Source: St. Petersburg Times – Jan 19, 1948

DON’T get too upset when you and your partner have a misunderstanding. All partnerships have them upon occasion, especially during the auction. The Important thing is to prevent the misunderstanding from damaging the work of your pair on the next or succeeding deals. In fact, it ought to improve your pair by eliminating the likelihood of that particular kind of misunderstanding if a similar situation presents itself again. That is the way such an incident affects the world’s best players.

Dealer West E/W Vul

A K 9 3
K Q 9 3
5 4 3
10 6
Q J 2
J 5 2
K 10 9 7
A K 5
7 6
A Q J 8 6 2
J 9 8 4
10 8 5 4
A 10 8 6 4

Q 7 3 2
West North East South
1 Dbl Rdbl 1
Pass 2 3 4
Dbl Pass Pass Pass

Everybody has heard of Oswald Jacoby, who sat West on this deal and Theodore A. Lightner, who was in the East.

Most bridge students also know the name of John R. Crawford. of Philadelphia, one of the most brilliant of the younger championship crop, who was in the South and became the beneficiary of the misunderstanding between his veteran opponents.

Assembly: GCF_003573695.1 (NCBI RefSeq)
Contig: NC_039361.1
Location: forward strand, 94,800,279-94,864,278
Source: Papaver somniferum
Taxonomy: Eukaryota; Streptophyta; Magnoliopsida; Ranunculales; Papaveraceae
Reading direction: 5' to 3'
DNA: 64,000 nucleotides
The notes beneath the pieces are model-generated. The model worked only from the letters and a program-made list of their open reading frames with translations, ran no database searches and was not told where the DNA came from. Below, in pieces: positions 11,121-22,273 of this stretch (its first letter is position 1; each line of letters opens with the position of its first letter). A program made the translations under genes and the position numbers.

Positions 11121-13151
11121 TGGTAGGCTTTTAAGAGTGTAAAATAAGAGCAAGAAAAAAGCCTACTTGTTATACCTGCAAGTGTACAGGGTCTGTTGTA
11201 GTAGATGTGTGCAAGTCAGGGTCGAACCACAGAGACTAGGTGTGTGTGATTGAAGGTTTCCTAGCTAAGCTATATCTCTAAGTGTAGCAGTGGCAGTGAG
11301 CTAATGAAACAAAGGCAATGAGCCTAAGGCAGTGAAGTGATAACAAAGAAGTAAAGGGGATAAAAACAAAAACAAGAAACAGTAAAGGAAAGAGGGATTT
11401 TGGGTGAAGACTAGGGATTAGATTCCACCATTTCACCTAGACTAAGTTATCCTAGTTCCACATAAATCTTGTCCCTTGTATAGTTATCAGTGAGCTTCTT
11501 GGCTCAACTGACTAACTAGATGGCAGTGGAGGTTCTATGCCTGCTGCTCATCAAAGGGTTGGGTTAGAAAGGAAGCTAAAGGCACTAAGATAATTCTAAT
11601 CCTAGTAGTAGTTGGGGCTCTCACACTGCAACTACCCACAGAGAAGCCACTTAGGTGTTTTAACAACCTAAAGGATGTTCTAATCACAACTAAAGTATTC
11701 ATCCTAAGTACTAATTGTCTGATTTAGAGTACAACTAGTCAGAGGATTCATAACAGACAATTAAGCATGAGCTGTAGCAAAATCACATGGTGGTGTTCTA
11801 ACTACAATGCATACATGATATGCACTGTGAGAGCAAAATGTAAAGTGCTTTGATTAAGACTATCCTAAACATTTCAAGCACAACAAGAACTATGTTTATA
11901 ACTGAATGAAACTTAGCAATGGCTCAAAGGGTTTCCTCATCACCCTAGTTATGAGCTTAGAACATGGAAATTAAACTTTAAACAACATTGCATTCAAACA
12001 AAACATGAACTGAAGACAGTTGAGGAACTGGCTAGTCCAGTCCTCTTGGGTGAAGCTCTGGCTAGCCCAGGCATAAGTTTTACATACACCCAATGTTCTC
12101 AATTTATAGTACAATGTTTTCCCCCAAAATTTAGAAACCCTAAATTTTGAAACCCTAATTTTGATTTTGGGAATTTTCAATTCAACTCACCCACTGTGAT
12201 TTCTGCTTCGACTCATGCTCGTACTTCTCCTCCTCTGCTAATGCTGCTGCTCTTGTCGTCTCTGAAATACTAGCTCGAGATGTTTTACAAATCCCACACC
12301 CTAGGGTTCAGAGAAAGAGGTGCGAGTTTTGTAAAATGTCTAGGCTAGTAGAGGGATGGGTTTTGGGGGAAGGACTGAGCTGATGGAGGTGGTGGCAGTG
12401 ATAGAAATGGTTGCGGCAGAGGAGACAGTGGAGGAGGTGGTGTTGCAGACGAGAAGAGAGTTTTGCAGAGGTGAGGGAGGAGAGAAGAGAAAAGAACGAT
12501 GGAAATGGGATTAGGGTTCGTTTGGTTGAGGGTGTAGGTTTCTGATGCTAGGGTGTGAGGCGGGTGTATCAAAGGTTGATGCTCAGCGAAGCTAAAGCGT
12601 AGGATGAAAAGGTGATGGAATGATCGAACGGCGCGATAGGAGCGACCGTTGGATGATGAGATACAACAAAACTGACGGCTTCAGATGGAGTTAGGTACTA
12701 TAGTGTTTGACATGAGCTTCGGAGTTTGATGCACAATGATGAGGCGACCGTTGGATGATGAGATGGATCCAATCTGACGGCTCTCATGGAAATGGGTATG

Mr. Jacoby thought Lightner’s redouble showed something a bit above an average hand in general high card strength, carrying the extra implication of most such redoubles that if either opponent then made a bid both members of the redoubler’s side “would take a whack at him”—meaning that, if the next one could not double it he would pass to see if his partner wanted to, and if the partner did not want to, be would bid.

Where the misunderstanding came in was that Mr. Lightner thought his bid of 3 diamonds over 2-Hearts, instead of doubling or passing, should have shown his partner that he had only the “fitting” type of re-double without much strength on the side.

But Mr. Jacoby did not so understand it when be doubled the 4. After the 2 lead, Mr. Crawford made his doubled game plus an extra trick. Playing West for both missing spade honors, he lost only two tricks in clubs to score a whale of a top score for his pair and team.